KAMPALA – The European Union and the United States are raising alarm over torture allegedly perpetrated by Uganda's security forces, with a prominent writer and government critic saying that he is a recent victim.
The EU Delegation to Uganda in a statement Monday expressed concern over “a situation that for more than a year has seen a significant increase of reports of torture, arbitrary arrests, enforced disappearances, harassment as well as attacks against human rights defenders, members of the opposition and environmental rights activists.”
That statement followed a strong declaration Friday from the U.S. that cited “recurring credible accounts” of forced disappearances and torture by the security forces which “reflect poorly” on the government of President Yoweri Museveni, who has held power since 1986.
Fresh criticism of Museveni's human rights record comes amid torture allegations by local writer Kakwenza Rukirabashaija, who charges that he was tortured for weeks while in detention before a magistrate ordered him freed late last month.
Rukirabashaija has posted photos that show many scars on his back, drawing anger from activists, opposition politicians and others who demand accountability. He lost his bid to retrieve his passport from the courts when a magistrate ruled on Monday that he had not proved an urgent need to travel.
But the writer insists he needs to get better care abroad.
“They started using a pair of pliers and plucked flesh from my thighs and everywhere,” he said in an account to the local Daily Monitor newspaper. “That day I thought I was dying and thought of denouncing my Ugandan citizenship.”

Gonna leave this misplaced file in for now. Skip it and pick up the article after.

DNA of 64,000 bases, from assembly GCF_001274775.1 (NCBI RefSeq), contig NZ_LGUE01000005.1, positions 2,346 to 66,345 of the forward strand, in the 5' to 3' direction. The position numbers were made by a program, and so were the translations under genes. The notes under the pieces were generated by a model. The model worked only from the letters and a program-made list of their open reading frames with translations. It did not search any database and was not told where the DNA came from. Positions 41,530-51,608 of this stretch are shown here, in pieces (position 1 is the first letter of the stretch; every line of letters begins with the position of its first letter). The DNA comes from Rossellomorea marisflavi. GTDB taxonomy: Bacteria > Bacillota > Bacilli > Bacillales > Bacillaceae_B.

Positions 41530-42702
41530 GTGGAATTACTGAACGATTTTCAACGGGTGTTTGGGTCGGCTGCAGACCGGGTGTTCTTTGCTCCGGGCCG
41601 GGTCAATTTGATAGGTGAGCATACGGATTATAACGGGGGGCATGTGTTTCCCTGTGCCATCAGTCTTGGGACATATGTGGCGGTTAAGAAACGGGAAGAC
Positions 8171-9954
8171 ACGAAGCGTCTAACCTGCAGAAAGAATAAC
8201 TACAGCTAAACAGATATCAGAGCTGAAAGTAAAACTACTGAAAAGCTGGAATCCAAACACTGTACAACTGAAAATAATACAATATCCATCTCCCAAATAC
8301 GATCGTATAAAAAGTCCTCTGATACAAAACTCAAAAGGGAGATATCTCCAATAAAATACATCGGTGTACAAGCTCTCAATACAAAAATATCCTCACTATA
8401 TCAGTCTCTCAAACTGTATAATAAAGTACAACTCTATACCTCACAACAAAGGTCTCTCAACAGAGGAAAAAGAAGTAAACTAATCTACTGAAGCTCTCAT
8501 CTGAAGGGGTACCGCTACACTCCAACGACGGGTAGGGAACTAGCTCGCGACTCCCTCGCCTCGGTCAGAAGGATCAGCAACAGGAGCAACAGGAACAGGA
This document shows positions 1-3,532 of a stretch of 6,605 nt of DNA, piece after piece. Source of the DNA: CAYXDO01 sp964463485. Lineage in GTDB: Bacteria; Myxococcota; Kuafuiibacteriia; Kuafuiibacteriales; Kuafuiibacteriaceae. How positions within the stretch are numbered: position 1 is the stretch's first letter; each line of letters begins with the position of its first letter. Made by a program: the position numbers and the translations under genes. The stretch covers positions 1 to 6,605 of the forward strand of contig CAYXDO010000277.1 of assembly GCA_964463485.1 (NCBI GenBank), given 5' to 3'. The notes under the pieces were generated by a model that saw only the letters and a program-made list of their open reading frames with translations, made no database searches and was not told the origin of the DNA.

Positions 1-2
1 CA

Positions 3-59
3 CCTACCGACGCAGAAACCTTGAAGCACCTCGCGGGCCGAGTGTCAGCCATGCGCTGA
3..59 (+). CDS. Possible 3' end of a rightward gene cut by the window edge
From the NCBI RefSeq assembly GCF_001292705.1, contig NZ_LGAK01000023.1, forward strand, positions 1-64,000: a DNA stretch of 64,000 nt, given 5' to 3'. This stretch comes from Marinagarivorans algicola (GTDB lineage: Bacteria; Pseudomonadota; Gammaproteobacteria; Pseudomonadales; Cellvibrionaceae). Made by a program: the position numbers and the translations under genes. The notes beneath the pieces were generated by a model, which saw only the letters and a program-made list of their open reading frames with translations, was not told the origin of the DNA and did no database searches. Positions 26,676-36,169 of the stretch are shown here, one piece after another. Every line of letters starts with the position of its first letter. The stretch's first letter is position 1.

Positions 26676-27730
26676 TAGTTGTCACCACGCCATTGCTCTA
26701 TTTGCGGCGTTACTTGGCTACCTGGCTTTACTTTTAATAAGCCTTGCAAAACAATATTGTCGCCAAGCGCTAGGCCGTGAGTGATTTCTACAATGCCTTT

He said he was forced to stand before a camera and apologize to members of the first family.
Rukirabashaija's attorney believes his client was in the custody of the Special Forces Command, an army unit that protects the first family. The Special Forces Command has not commented on allegations its members held the writer. Nor has it responded to the torture allegations.
Rukirabashaija is charged with offensive communication allegedly targeting Museveni and his son, Lt. Gen. Muhoozi Kainerugaba, who commands Uganda's infantry forces.
In a series of tweets late last year, Rukirabashaija described Museveni as an election thief and Kainerugaba as an overweight and “intellectually bankrupt” soldier who hopes to succeed his father as president.
Rukirabashaija, who writes satirical fiction, has been detained twice before over his work highlighting Museveni's failures. He was last year awarded the PEN Pinter Prize for an international writer of courage.
His case has renewed focus on the alleged excesses of the security forces in enforcing Museveni’s authority.
Opposition politician Bobi Wine, a popular singer who challenged Museveni in last year's elections, has seized on Rukirabashaija's troubles to urge the international community to hold Museveni's government accountable.
“The world cannot and must not watch on any longer,” he said.
Museveni, once praised as part of a new generation of African leaders and a longtime U.S. security ally, still has support among many Ugandans for bringing relative stability to the country. He once criticized African leaders who refused to step aside but has since overseen the removal of term limits and an age limit on the presidency in Uganda.
Uganda’s elections are often marred by allegations of fraud and abuses by security forces.